In my previous blogs I have described hegemony and its significance in media texts. In this blog I want to take a minute to discuss an instrument used in exerting that
hegemonic power over the masses: Ideologies. An ideology is a set of beliefs or values that influences ones behavior and understanding. More specifically an ideology is the process of how we, as the viewers, make meaning from what a text presents to us.
For example, News Corporation is owned by Rupert Murdoch, a notoriously conservative businessman. In the multiple facets of media that News Corp owns, Murdoch’s conservative views can be seen and acknowledged by viewers. These beliefs propel conservative values as “the norm” to views which ultimately alter how we behave in our everyday lives.
Now that you know what an ideology is, understanding ideological criticism should be very simple! Ideological criticism is the study of ideologies and their saturation of
power. When you think ideologies, you should think power. Power that corporate
conglomerates have to make the ideologies that think should govern society seem
normal. This power is directly related to the political economy theory because it examines how media institutions exert power over the masses through texts.
Elites are able to sustain power over the masses through owning so much of the media. If the masses are only exposed to certain stereotypes or social norms, then that will undoubtedly shape how they will think and behave. This theory really looks at ownership and how that plays a key role in propelling ideologies they see fit to the masses.
Ideological criticism is by far my favorite to study because it focuses on the affect that the elites have over the masses because of the power they hold. I mean, I could it get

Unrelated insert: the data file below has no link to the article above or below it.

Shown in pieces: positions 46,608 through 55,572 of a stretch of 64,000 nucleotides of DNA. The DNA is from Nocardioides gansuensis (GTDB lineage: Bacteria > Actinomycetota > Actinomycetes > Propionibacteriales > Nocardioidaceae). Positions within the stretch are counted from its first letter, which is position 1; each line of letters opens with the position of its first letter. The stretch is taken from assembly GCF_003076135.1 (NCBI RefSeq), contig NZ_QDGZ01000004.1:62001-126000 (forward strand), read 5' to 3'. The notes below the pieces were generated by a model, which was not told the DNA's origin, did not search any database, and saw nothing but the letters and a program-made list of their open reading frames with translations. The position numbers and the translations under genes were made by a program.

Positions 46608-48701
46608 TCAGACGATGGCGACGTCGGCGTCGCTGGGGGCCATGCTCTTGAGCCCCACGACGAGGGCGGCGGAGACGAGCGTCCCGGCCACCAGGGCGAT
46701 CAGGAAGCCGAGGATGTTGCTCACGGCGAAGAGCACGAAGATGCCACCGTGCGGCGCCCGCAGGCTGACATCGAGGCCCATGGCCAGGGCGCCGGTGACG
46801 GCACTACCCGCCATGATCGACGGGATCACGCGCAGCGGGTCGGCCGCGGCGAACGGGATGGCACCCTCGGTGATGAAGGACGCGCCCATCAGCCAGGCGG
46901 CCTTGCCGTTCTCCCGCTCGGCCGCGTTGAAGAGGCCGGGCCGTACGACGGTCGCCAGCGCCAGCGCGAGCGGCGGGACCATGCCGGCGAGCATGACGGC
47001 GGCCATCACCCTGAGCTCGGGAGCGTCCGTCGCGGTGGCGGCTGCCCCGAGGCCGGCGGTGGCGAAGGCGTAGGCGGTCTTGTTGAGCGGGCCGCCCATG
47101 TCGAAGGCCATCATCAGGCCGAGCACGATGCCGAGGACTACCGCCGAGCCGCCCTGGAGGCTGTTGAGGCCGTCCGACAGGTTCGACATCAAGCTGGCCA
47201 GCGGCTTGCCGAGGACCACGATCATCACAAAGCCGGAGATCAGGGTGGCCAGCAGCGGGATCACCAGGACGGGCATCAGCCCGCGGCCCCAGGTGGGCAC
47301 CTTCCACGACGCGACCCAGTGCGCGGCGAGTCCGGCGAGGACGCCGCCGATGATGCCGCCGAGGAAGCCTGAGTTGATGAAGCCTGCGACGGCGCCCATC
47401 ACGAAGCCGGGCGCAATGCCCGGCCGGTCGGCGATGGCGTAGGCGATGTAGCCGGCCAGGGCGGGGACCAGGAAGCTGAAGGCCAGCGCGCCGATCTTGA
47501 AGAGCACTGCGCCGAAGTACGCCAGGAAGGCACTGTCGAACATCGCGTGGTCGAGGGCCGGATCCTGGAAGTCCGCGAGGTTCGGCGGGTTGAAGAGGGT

more interesting than that! This approach is different from all the other I have studied in my media criticism class because of its focus on power.
I think it is so fascinating to examine how power ultimately decides what we think about because the elites choose what ideologies to place in their texts and what information makes the news. I feel like I could write for days about ideological criticism and the political economy theory but I don’t want to bore my readers!
I know you are as enthusiastic as I am but if not, hopefully you are still on board with me! I have two examples I want to discuss with you so you will better understand the concepts I have described to you. First, I want to talk about my favorite company in the world: Disney. I have so much love for Disney, but I will try to contain myself as I discuss it in regards to the political economy theory.
In my media criticism class we watch the film Mickey Mouse Monopoly: Disney, Childhood & Corporate Power. The film talked about how Disney is such a huge conglomerate and how their beliefs and values are perpetuated on to so many people because they own so much media. Disney doesn’t just make movies; they own theme parks, radio stations, television shows, publishing companies, and more! Most people just think that Disney is so great and wonderful that it is a good thing that they own so many mediums of media.
Wrong. Many people (not me) think that Disney doesn’t support the right values and ideologies that they should to their audience. Disney is secretly criticized by many for their continuous stereotyping of women and race, among others. This is a concern